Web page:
"Let unity, the greatest good of all goods, be your preoccupation." - St. Ignatius of Antioch (Letter to St. Polycarp)

Tuesday, July 15, 2008

Unity, Faith and Submission

Here is a quotation from the Catholic encyclopedia article on "Protestantism":

[BOQ] Again, it is illogical to base faith upon the private interpretation of a book. For faith consists in submitting; private interpretation consists in judging. In faith by hearing, the last word rests with the teacher; in private judgment it rests with the reader, who submits the dead text of Scripture to a kind of post-mortem examination and delivers a verdict without appeal: he believes in himself rather than in any higher authority. But such trust in one's own light is not faith. Private judgment is fatal to the theological virtue of faith. John Henry Newman says "I think I may assume that this virtue, which was exercised by the first Christians, is not known at all amongst Protestants now; or at least if there are instances of it, it is exercised toward those, I mean their teachers and divines, who expressly disclaim that they are objects of it, and exhort their people to judge for themselves" ("Discourses to Mixed Congregations", Faith and Private Judgment). And in proof he advances the instability of Protestant so-called faith: "They are as children tossed to and fro and carried along by every gale of doctrine. If they had faith they would not change. They look upon the simple faith of Catholics as if unworthy the dignity of human nature, as slavish and foolish". Yet upon that simple, unquestioning faith the Church was built up and is held together to this day.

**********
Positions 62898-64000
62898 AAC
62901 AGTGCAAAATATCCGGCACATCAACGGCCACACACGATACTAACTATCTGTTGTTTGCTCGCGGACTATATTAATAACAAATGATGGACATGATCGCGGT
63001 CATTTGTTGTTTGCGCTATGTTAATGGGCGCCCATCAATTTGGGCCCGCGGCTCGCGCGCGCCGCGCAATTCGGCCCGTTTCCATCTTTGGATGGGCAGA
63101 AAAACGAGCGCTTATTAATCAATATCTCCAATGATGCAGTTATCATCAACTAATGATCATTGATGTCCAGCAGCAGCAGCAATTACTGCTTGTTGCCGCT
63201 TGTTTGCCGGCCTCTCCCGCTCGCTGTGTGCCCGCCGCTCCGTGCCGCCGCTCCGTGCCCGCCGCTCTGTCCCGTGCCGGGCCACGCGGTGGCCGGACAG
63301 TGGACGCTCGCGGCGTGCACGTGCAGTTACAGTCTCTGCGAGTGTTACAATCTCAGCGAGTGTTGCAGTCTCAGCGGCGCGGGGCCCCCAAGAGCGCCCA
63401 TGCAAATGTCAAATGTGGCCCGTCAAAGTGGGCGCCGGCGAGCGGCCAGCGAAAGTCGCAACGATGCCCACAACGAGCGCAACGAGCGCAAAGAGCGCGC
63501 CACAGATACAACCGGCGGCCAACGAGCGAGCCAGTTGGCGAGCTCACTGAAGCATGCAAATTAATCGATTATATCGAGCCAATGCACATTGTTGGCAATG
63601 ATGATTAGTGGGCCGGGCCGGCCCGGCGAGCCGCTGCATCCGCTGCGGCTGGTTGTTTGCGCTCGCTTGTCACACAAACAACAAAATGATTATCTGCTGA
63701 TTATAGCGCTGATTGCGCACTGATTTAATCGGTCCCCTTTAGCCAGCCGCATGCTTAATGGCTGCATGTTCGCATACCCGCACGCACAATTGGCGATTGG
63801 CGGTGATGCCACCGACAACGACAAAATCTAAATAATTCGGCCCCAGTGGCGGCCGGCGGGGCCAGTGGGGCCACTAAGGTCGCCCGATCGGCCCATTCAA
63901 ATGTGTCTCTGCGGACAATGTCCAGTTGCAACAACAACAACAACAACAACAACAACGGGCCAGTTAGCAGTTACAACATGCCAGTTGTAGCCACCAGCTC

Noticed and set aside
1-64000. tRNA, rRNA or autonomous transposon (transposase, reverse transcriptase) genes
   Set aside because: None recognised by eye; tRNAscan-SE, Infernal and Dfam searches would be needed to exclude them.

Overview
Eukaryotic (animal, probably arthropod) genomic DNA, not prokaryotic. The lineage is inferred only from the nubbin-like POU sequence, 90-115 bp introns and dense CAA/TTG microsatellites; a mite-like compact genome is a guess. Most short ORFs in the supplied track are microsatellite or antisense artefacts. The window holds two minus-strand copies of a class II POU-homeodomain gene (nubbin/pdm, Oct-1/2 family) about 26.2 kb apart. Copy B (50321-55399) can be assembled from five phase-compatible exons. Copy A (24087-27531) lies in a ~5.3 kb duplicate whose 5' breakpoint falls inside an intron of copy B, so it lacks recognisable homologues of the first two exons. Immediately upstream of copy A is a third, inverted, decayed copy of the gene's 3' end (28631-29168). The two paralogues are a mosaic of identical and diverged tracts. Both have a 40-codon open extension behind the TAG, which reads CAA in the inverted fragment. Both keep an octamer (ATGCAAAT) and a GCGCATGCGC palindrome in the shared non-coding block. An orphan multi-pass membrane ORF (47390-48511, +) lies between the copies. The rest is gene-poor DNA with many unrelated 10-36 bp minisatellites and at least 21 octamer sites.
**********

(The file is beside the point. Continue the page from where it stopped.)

Where absolute reliance on God's word, proclaimed by his accredited ambassadors, is wanting, i.e. where there is not the virtue of faith, there can be no unity of Church. It stands to reason, and Protestant history confirms it. The "unhappy divisions", not only between sect and sect but within the same sect, have become a byword. They are due to the pride of private intellect, and they can only be healed by humble submission to a Divine authority. [EOQ] (my emphases)


~Joseph the Worker said...

Very nice and very relevant to what I have been discussing on my blog.

Eric Telfer said...

It does make sense that the faith of Protestants will be different for several reasons. First, many Protestants emphasize a fiduciary faith. Second, private judgment replaces or changes the nature of faith to some degree or in some sense. Third, the Catholic Church is in a different epistemological condition with a different history and a different relation to the Bible on the one hand and Christ on the other, such that no Protestant 'church' or ecclesial community can offer the same type of faith. For example, the faith of Protestants through Protestant organizations or through private judgment of the Bible, is always probabilistic and lacking authority in just about every matter that one can think of. Fourth, there are now so many different Protestant faiths. But the Bible calls us to walk in unity. See Ephesians 4- 'There is one body and one spirit, just as you were called in one hope of your calling; one Lord, one faith, one baptism; one God and Father of all...' But Protestantism cannot offer one faith for it lacks the internal principles and historical resources to do so. Not only that, it has negative principles which actucally cause and promote division, i.e. private judgment, sola scriptura, sola fide, abandonment of the original authoritative Church, abandonmnet of the authority of the bishops, etc. Luther should have worked internally to reform the Catholic Church, but instead jumped ship and started cruising about in a ship of his own. That ship, however, necessarily lacked what the original ship had and could not but lack those things, some of which were the proper navigation tools, leaving Luther and the rest to be 'tossed to and fro and carried about with every wind of doctrine, by the trickery of men, in the cunning craftiness of deceitful plotting', (Ephesians 4)as if 'a wave of the sea driven and tossed by every wind.' (James 1).